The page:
Who should determine and administer the tier system?
In some industries, there is a governing or regulatory body that monitors or approves the level of commitment or risk that a supplier or service provider can undertake to protect end consumers. Examples of this include the banking system, contracting in Queensland through the QBCC, which licenses builders for different size projects based on financial capacity and, to a lesser degree, the accounting profession, with their reference to the “tier 1” or “Big 4” accounting firms.
We would recommend as part of the NSW Government’s review of the industry that it considers incorporating a documented tier system into the builder’s licencing regime. The tier system could be developed using industry feedback and engagement from key stakeholder groups. Each builder would establish their tier classification as part of the application and renewal process of a license.
Currently, a Service NSW search of Dept of Fair Trading licence information reveals no information about how a builder ranks against its peers. The information available is broad natured, can be out of sync with other government registers (i.e. ASIC), may lag in other respects (warnings could be out of date) limiting its usefulness.
Alternatively, Local Government oversight would be a possibility. Other alternatives would be MBA/HIA. However, a National approach would be desirable.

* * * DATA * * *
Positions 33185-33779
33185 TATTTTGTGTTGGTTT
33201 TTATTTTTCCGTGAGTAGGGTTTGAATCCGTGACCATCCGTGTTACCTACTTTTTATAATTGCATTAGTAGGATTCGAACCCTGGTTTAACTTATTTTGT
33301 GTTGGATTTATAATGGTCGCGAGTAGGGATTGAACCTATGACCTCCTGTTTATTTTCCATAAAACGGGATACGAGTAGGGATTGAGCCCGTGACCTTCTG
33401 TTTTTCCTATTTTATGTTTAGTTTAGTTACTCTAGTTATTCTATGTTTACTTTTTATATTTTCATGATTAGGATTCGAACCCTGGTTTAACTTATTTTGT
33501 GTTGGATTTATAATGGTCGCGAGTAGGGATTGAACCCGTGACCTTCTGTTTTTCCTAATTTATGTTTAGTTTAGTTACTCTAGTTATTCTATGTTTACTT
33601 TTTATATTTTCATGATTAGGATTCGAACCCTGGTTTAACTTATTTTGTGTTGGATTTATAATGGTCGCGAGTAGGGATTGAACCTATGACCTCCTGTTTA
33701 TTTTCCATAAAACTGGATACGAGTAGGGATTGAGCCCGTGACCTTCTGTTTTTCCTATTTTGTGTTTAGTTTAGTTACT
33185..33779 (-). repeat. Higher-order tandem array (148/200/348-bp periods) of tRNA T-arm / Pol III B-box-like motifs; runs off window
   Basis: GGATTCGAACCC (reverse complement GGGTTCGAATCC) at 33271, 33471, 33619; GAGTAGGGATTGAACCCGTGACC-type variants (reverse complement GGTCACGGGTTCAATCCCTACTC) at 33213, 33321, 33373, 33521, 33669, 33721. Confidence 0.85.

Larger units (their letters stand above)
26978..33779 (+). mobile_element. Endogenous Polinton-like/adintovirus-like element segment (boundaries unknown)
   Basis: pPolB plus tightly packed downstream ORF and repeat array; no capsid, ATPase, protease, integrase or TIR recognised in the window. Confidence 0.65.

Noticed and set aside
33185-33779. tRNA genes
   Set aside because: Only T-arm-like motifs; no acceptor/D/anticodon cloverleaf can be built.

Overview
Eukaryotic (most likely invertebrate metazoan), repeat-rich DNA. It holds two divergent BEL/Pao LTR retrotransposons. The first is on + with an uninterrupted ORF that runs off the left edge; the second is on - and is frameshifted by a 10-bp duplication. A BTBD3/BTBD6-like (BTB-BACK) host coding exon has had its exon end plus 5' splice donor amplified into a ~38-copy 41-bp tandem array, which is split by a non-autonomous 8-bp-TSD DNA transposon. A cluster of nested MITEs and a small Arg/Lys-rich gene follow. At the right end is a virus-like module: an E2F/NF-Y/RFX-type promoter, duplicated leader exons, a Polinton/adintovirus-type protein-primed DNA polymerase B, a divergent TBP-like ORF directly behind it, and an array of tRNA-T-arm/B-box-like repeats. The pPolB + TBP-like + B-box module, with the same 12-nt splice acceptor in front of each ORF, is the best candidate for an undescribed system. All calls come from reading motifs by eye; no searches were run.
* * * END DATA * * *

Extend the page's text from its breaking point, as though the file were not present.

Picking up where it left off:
What factors should apply to determining the tier?
Key factors to consider:
- Capability and expertise (on project size and across construction sectors)
- History of the builder
- Financial capacity and access to capital
- Company and management structure
- Reporting obligations, are they a private company, public company or a listed company?
- Systems and processes
- Their geographical spread across Australia
- Their turnover and the number of projects they undertake
How may tiers should there be?
We believe that there should be 5 tiers, 1 being the largest and 5 being the smallest. Tier 5 would be reserved for a range of smaller builders undertaking anything from smaller medium density projects, individual houses or commercial builders and renovation works.
Builder tier matrix based on our Newpoint’s builder financial reviews
Newpoint undertakes third party financial reviews on builders for developers, financier and government organisations. Based on our experienced, we have created the following matrix of a tier system:
|Category||Tier 1||Tier 2||Tier 3||Tier 4||Tier 5|
|International||Can be||Can be||No||No||No|
|Listed on ASX||Can be||No||No||No||No|
|Access to Banks and/or Equity Markets||Yes||Yes - Banks||No||No||No|
|Turnover $’M||1,500+||250 to 1,500||50 to 250||10 to 50||Under 10|
|Min. Project Size $||100||50||10||n/a||n/a|
|No. of Employees||350+||150-350||50-150||15-50||Below 15|
|Cross sectors (residential, commercial, industrial, infrastructure, mining)||All||All, (generally limited exposure to mining and infrastructure)||1-3 sectors, (residential, commercial and/or industrial)||1 sector (e.g. residential)||1 sector (e.g. residential)|
|Geographic Representation||Australia wide||Multiple capital cities, strong presence in an eastern city||1 capital city||1 capital city||1 capital city|
|Management Structure||Non-executive board and executive management team||Executive management team||Owner(s) manager with a CFO||Owner(s) manager, external accountant||Owner(s) manager, external accountant|
|Contractor vs Builder/Developer||Both||Both||Both||Both||Both|